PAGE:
v.16     The rule is of course the principle of justification by Christ and by faith, not by works. Paul is pronouncing God’s blessing upon all such. They shall know the peace of God, not those who persist in betraying the gospel by a return to the principle of justification by works.

            “The Israel of God” surely ought to be taken in keeping with the theology of the letter, in which, all who believe are the sons of Abraham or are the descendants of Sarah (chapter 4), even, in which, in Christ there is neither Jew nor Gentile. Here, then, all those who follow the gospel rule are the Israel of God. “We are the circumcision” Paul wrote to a largely Gentile church in Philippi. Your forefathers were brought through the Red Sea, he told a largely Gentile church in Corinth. In Ephesians 2:12 he says to the Gentile Christians in the church there, “at one time you were separated from citizenship in Israel…” but, of course, they are no longer, since they believed in Christ. The Israel of God is the true church of God, the people of God, whether Jews or Gentiles.

v.17     In contrast to the mark of circumcision, Paul bears in his body the marks of his loyalty to Jesus, the scars – perhaps the very ones he received when beaten and stoned in these same Galatian cities – that prove that he is Jesus’ servant and loyal to his master. The thought seems to be that, as Christ’s true apostle, the opposition to him and to his message is really an opposition to Christ himself.

v.18     A very typical Pauline benediction as the conclusion. The “brothers” is an added touch. For example, this final verse is almost identical to Philippians 4:23 except for the addition of “brothers.” But it is an important addition here: a final encouraging word. He believes them his brothers; he expects that, therefore, they will heed his appeal and remain true to the gospel.

            As I said before, if you take Galatians as the earliest of Paul’s letters, written before the Jerusalem Council reported in Acts 15, which makes the most sense by far to me and is the conclusion of much of evangelical scholarship, then Paul will visit these churches at least twice more and without any further report of instability or the inroads of heresy. That leaves us with the natural assumption that Galatians did its work, by the Spirit of God, arrested the theological decay, and restored the churches to true gospel faith and life. In any case, after the catastrophe of A.D. 70, the Jewish presence and influence in the church declined precipitously and then virtually disappeared. After that, circumcision and other Jewish regulations became irrelevant in the almost universally Gentile church.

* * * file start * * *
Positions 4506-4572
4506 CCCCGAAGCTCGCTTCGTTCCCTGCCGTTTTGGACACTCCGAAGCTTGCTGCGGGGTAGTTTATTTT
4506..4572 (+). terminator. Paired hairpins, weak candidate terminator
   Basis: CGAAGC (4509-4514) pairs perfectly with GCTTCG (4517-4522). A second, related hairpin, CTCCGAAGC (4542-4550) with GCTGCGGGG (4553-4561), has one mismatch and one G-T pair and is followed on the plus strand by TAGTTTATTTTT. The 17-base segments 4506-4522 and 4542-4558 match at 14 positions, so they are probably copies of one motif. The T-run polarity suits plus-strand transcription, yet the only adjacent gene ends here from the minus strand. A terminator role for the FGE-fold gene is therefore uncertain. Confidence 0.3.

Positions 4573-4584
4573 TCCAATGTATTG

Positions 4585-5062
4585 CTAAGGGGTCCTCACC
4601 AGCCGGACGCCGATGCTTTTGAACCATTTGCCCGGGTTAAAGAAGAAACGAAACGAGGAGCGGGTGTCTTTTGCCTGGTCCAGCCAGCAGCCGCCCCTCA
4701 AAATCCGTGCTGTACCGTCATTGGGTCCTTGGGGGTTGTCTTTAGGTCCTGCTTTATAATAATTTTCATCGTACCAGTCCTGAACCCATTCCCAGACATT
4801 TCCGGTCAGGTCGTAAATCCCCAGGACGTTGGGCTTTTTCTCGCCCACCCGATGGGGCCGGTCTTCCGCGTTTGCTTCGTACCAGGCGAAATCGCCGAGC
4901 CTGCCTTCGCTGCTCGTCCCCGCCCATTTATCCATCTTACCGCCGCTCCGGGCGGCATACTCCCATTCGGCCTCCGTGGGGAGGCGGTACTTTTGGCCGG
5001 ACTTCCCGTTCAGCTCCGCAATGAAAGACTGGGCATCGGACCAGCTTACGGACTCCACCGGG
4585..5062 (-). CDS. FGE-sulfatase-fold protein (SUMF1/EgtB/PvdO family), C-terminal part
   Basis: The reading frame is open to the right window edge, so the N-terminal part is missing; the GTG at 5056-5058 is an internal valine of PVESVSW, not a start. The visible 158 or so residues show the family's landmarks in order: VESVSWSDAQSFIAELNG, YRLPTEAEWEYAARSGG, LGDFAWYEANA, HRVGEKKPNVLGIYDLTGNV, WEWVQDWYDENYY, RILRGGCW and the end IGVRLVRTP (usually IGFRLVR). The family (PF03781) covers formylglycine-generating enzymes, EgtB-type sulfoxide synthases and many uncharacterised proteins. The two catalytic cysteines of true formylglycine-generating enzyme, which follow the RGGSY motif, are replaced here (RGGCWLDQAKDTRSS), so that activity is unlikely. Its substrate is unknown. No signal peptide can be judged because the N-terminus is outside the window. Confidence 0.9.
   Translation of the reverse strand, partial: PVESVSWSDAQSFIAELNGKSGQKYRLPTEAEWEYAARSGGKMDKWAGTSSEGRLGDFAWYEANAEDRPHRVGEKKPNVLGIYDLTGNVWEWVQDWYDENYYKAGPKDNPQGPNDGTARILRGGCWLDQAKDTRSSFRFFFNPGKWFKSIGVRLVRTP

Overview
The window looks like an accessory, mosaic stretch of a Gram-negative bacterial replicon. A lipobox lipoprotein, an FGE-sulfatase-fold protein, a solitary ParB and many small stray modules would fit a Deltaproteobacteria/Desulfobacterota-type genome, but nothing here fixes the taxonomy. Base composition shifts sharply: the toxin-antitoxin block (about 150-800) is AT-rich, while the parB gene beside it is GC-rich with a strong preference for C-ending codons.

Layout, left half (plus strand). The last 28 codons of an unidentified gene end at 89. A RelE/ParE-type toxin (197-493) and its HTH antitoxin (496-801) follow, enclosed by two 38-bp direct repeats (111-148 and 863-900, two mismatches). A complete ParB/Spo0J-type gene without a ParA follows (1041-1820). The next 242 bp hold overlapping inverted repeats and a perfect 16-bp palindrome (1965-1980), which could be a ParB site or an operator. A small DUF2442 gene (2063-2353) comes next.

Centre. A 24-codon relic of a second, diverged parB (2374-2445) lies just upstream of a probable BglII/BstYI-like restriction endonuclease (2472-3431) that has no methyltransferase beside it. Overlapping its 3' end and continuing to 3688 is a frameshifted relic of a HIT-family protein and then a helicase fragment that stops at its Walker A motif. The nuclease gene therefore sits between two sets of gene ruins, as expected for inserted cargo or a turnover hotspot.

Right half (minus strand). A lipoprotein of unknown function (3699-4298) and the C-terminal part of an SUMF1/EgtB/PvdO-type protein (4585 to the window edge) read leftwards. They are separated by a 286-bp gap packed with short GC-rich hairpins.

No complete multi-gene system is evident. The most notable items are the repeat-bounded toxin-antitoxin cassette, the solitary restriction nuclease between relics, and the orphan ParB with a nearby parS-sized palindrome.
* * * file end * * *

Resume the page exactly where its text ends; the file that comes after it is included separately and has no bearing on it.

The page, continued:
In his own hand, then, Paul concluded his great letter, and in a few words recapitulated the main argument: the choice is Christ or a principle of self-salvation, and it makes it no less a principle of self-salvation if Christ is still given some place in it. It is either Christ only, and the cross only, or it is works and self. The gospel has always been Christ only and his righteousness received by faith alone – which is only another way of saying the same thing as salvation by Christ alone – and it will always be so. And, this message is so contrary to the native theology of the human heart that it will always be necessary to restate the message of grace and faith alone. The church will always be subject to the danger of losing the gracious character of the gospel.

In that respect, the Roman Catholic Church and the liberal Protestant churches are the most predictable of Christian phenomena. Just as Israel couldn’t keep free grace in its head for more than a few months at a time, it seems, so the Christian church hasn’t been able to either. Similarly, it is entirely predictable that there should have been a Reformation and that it should have been sparked by the rediscovery of the message of Galatians and Romans, viz. the message of justification by faith and not by religious works. It is a message of remarkable power, breath-taking originality, unique freshness, that, when discovered breaths an entirely new life into religion and religious feeling.

And in conservative, Bible-believing churches it is the same, though in a different form. Legalism is an ever-present danger, because it is the default position of the human heart in sin. It is the preferred theology of sinners, of rebels, and of the lovers of themselves, all of which we are, you and I, in spades.

But Paul in the gospel replies to all of that insidious tendency on our part somehow to make a righteousness for ourselves, to maintain some place for pride before God and man, to consider ourselves at least sufficiently better than others to indulge the illusion in our hearts that there is that in us that God finds attractive and that accounts for his approval. “Why,” says Paul, “the idea that man could be made right with God on the basis of his own trivial good works, loaded with sin as even they are, is like imagining that a man could make it in this world using monopoly money. Isaiah called our righteousness, the righteousness we have by ourselves, the goodness we manufacture from within ourselves, “filthy rags.” Paul, in Philippians, calls it “dung.” Only one righteousness can carry us to heaven: the perfect righteousness of Jesus Christ, which is reckoned to us as if it were ours when we believe in him.

As Richard Hooker, the famous “judicious” Hooker, the theologian of the Anglican church, wrote in his famous sermon on justification by faith,

“Let it be counted folly, or phrenzy, or fury, or whatsoever, it is our wisdom and our comfort. We care for no other knowledge in the world but this: “that man hath sinned and God hath suffered: that God hath made himself the sin of man, and that men are made the righteousness of God.”